"During my nearly 20-year ownership of Chelsea FC," Abramovich said, "I have always viewed my role as a custodian of the club, whose job it is ensuring that we are as successful as we can be today, as well as build for the future, while also playing a positive role in our communities."

Abramovich, a former Russian provincial governor, is now a dual Israeli citizen with a net worth estimated at more than $13 billion.

Abramovich has not had a British visa since 2018 when a renewal application was taking longer than usual to go through and was withdrawn.

That came at a time when Britain pledged to review the long-term visas of rich Russians in the aftermath of the poisonings of Russian former spy Sergei Skripal and his daughter in the English city of Salisbury. Britain blamed Russia for the pair's exposure to a nerve agent, an allegation Moscow denies, and Abramovich is not linked to.

At the time, Abramovich halted plans to build a new stadium, citing the "current unfavourable investment climate."

Chelsea's success, claims over leaked documents

The announcement about handing over the "stewardship and care" of Chelsea came a day ahead of the League Cup final meeting with Liverpool at Wembley Stadium. Victory would give Chelsea a fourth League Cup under Abramovich to go with the five Premier League titles, two European Cups, two Europa League titles and five FA Cups.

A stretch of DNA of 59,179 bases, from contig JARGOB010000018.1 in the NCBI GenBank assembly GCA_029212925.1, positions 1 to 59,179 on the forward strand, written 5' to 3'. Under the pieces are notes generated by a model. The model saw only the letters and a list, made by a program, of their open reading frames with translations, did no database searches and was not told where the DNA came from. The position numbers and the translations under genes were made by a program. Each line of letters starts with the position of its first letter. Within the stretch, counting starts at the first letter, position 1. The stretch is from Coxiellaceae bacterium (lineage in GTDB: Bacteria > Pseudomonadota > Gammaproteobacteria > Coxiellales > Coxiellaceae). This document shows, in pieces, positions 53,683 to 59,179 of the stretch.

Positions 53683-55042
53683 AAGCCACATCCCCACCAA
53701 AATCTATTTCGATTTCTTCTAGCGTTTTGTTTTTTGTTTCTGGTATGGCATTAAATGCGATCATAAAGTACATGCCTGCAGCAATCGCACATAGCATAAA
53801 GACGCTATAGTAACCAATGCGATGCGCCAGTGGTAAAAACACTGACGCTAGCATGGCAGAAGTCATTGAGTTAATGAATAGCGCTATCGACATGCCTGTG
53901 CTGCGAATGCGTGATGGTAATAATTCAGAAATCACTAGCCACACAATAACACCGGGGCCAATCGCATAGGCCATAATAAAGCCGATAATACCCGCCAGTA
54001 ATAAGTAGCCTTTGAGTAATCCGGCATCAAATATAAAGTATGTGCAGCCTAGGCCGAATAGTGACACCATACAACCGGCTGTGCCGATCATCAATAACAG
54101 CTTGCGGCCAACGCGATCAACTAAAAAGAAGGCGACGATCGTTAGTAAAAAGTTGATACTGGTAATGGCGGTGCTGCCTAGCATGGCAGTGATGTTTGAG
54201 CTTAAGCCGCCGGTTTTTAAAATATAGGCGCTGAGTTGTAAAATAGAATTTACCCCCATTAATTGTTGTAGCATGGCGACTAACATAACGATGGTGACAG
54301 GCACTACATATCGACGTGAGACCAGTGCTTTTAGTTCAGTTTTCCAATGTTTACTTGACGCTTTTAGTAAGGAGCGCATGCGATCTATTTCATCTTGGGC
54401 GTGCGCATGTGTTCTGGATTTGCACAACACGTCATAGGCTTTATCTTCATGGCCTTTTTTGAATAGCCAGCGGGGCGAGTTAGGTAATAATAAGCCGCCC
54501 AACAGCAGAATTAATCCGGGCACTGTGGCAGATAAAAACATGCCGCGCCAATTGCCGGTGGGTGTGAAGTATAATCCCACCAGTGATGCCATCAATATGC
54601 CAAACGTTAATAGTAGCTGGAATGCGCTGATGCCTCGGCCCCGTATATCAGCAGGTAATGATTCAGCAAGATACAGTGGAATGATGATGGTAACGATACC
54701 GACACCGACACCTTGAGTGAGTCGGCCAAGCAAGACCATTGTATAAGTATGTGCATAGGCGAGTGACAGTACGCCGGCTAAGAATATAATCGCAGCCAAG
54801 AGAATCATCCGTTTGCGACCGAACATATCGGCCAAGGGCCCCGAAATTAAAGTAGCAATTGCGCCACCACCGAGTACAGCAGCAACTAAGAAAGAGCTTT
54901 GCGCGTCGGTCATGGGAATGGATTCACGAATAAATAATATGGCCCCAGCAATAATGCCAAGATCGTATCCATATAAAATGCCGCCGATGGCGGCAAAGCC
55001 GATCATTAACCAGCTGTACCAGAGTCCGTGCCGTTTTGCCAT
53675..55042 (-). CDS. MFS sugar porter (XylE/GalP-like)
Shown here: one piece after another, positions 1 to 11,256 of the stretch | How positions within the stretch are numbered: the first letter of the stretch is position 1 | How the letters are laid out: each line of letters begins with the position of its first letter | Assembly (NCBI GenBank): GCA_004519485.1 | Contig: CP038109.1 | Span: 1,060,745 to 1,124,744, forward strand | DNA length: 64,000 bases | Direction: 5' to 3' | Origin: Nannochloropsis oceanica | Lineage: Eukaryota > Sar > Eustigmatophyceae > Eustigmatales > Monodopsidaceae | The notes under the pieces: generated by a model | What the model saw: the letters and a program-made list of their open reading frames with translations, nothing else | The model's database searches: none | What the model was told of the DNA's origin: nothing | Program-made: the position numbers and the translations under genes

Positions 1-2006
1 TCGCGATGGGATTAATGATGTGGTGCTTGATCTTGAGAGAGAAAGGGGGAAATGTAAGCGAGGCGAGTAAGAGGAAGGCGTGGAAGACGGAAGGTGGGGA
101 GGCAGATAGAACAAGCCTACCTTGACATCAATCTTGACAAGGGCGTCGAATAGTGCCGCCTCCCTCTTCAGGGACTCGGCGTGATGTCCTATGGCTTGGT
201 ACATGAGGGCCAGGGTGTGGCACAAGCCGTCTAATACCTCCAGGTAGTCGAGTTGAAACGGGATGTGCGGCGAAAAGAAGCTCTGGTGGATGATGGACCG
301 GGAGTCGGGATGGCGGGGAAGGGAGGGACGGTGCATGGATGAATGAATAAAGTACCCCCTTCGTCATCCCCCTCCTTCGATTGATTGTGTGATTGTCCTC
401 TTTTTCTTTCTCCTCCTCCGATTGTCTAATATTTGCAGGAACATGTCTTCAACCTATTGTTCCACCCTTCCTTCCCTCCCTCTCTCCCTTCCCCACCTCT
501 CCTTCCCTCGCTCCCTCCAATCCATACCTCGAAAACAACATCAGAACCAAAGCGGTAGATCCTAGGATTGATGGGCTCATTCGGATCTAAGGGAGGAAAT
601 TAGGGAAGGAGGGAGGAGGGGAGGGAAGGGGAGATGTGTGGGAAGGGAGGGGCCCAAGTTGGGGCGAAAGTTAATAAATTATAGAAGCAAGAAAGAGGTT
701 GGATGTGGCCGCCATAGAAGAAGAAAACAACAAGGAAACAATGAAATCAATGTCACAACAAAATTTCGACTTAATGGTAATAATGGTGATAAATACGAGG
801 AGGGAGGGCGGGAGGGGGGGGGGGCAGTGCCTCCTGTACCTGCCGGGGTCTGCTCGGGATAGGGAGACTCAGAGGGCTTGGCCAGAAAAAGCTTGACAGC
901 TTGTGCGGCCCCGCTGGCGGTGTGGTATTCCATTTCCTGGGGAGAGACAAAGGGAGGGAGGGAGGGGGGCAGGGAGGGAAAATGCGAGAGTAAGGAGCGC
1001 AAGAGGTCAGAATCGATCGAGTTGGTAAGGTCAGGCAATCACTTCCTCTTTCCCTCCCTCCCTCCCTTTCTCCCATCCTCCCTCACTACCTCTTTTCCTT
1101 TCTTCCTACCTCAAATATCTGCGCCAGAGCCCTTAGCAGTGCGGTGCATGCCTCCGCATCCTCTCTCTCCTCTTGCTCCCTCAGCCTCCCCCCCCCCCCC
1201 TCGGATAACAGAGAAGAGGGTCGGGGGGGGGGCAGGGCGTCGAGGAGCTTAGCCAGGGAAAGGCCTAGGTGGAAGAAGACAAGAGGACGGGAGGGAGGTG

Chelsea manager Thomas Tuchel acknowledged on Friday that issues around the Ukraine crisis and Abramovich were affecting the squad.

"It's clouding our minds," Tuchel said. "It brings huge uncertainty, much more to all the people and families who are actually in the moment more involved than us. And our best wishes, regards and thoughts are obviously with them, which is absolutely the most important thing.

"And still there are so many uncertainties around the situation of our club and of the situation in the UK, with scenarios like this, that it makes no sense if I comment on it."

Abramovich was the first mega-rich owner to buy a club in the Premier League which has since seen the financial landscape reshaped by Abu Dhabi investment into Manchester City and the purchase of Newcastle last year by the Saudi sovereign wealth fund.

Chris Bryant, a legislator with the opposition Labour Party, raised objections to Abramovich in the House of Commons this week and said the government should be looking at "seizing some of his assets," including a home he claimed to be worth 152 million pounds ($204 million).

Bryant cited what he claimed to be a leaked government document from 2019 suggesting Abramovich was associated with "corrupt activity and practices" in Russia.

"Surely Mr. Abramovich should no longer be able to own a football club in this country?" Bryant said.

Across the Premier League on Saturday, players and fans at matches showed solidarity toward those in — and from — Ukraine following Russia's invasion with flags and messages calling for peace.

WATCH | Russian tennis star Andrey Rublev makes plea for no war in Ukraine:

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After winning to advance to the final of the Dubai Tennis Championships, world No. 7 Andrey Rublev, who is Russian, wrote "No War Please" on the lens of a broadcast camera.